But all this was a path that was created decades ago, and certainly didn’t take a genius to see. So what is the real change that is occurring? I think the Stockholm syndrome we have been suffering under is starting to break. What do I mean by Stockholm Syndrome? We have fallen in love with the large carriers. The entire healthcare continuum asks them for permission for everything.

Patients: What doctors can I see? What can be done to me? How much of the costs will I pay out-of-my-pocket?

Employers: What benefits may I offer my employees and their families and how much will it cost me to do so?

Doctors: What medicine may I prescribe? What treatments can I prescribe? How much and when will I get paid?

Hospitals: How long can a patient stay and how much and how quickly will I get paid?

Brokers: What products and services may I offer my clients? How much will those things cost? How much will I get paid?

How did we get here? How did we literally relinquish all control to an entity that makes more money as costs go up? And when did we decide to trust these very same entities to a level we would NEVER trust ANY other business? Remember, health insurance and healthcare are very different things. This isn’t about trusting someone with our health care. This is trusting someone in how we finance that care.

Imagine if we trusted American Express in the same way? We would give all our employees a corporate AMEX card and just get a total bill each month with zero line items or understanding where our employees spent all that money. We would never do that because we know AMEX makes money on each swipe, so if they had their way, your employees would plow as much through the credit card as they could.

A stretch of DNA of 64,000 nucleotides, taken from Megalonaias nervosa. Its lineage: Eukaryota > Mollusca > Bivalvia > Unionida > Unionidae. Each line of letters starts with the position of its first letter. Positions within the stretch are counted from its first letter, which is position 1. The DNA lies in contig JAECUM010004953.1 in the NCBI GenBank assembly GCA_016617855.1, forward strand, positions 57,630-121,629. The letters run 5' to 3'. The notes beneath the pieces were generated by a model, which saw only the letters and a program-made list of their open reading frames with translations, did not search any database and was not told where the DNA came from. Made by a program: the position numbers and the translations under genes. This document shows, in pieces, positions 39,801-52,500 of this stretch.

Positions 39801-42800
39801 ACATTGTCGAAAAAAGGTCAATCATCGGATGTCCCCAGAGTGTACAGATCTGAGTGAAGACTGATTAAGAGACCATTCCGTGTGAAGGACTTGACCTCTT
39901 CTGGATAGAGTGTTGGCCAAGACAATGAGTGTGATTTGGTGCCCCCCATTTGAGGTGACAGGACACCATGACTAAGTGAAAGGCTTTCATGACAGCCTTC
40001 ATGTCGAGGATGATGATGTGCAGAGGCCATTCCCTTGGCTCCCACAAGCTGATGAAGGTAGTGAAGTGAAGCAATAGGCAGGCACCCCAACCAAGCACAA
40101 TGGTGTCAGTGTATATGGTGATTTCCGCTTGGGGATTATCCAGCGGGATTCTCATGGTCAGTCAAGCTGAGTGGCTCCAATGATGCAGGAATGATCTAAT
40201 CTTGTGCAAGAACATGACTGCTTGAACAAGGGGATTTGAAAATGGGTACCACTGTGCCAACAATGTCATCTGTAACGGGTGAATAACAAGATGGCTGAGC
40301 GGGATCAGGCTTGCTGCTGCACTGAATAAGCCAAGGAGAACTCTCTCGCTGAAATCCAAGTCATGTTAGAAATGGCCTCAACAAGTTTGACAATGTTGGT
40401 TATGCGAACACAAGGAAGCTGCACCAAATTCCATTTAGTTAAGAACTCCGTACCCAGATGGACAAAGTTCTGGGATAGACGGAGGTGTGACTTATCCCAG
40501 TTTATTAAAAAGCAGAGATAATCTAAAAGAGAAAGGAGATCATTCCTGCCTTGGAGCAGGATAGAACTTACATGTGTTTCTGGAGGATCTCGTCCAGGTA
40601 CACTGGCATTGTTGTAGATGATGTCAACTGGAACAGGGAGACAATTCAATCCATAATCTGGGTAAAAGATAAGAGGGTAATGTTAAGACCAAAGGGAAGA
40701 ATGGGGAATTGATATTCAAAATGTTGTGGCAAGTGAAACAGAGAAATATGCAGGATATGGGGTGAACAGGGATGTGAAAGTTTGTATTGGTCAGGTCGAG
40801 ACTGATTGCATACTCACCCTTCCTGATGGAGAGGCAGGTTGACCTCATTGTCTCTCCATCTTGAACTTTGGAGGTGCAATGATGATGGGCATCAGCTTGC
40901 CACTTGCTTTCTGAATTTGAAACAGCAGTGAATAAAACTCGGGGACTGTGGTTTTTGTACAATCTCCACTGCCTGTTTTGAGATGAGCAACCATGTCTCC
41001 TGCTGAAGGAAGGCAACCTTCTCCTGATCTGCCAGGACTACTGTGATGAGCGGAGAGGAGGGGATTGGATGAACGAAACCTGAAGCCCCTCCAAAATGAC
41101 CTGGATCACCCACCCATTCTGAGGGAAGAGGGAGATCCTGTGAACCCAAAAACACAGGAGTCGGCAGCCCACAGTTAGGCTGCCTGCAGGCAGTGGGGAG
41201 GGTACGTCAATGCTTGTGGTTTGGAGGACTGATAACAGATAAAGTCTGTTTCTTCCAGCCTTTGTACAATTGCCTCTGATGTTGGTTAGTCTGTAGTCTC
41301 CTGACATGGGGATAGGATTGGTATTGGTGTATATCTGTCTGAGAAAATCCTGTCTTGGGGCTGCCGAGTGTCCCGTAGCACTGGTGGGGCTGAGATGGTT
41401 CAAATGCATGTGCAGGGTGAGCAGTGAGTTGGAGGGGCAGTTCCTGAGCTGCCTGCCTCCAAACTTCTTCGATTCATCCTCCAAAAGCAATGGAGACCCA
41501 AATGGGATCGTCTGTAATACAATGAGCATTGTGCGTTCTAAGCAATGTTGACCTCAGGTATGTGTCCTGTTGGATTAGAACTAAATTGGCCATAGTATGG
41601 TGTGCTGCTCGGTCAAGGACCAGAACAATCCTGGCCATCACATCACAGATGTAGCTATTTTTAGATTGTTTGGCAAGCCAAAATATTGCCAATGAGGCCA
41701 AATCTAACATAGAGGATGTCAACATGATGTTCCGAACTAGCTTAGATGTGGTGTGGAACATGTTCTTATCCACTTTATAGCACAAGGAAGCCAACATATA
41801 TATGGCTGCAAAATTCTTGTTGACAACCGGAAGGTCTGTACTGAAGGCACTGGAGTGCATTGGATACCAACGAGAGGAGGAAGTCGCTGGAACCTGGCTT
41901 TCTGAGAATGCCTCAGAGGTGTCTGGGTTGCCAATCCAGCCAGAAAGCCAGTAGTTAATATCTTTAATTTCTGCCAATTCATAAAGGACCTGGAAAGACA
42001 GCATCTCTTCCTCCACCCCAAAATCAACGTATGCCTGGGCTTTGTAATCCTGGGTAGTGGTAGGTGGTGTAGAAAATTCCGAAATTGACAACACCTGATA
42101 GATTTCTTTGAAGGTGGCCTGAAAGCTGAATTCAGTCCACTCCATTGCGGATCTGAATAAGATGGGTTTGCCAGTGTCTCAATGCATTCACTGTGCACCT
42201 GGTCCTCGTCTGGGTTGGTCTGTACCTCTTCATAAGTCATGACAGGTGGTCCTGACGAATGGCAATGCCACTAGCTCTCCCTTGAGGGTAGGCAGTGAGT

Did you know the revenue model from the large carriers is EXACTLY the same? It’s cemented in federal law. It’s a part of the ACA called Medical Loss Ratios. If carriers actually tried to keep underlying medical costs down, this is what their revenue model would look like….if ANY carrier CEO presented that to their board, they would not be CEO very long.

So, what is the biggest change? I think it’s in the hearts and minds of many of the stakeholders. Brokers and employers are starting to see carriers for what they are, businesses with a profit model (and motive) like any other, that have betrayed and taken advantage of their purchasers’ trust, and that have reneged on the moral responsibilities associated with managing their patients’ health.

This change has also pushed a small but growing number of benefits advisors (nee brokers) to voluntarily change their compensation structure and to better align with their clients. (After all, advisors work for whoever pays them. If you are not paying them directly AND exclusively, they work for someone else. If they’re getting paid by the standard carriers, they are not likely to look for alternative solutions.

This growing group of advisors have finally changed the game by aligning the incentives and getting as many middlemen out of the way as possible. Their employers clients (and their employees) are seeing 40-50% reduction in total costs, all while IMPROVING benefits. (In my company’s model, for example, literally thousands of procedures, services and medications are available at NO COST to the employee. We just inked a deal for $30 ultrasounds in multiple states where the carrier PPO price has been over $1,600!).

Recognizing that health care and health insurance are two different things makes us wonder why we so beholden to insurance? After all, do you love your Honda or do you love Geico? Most have a deeper love of their car. And if you change from Geico to Allstate, does your commute get any shorter the next day? Do you get any better gas mileage? Of course not! The car doesn’t change, and neither does the care when you change your insurance. Not when all the incentives are aligned, anyway.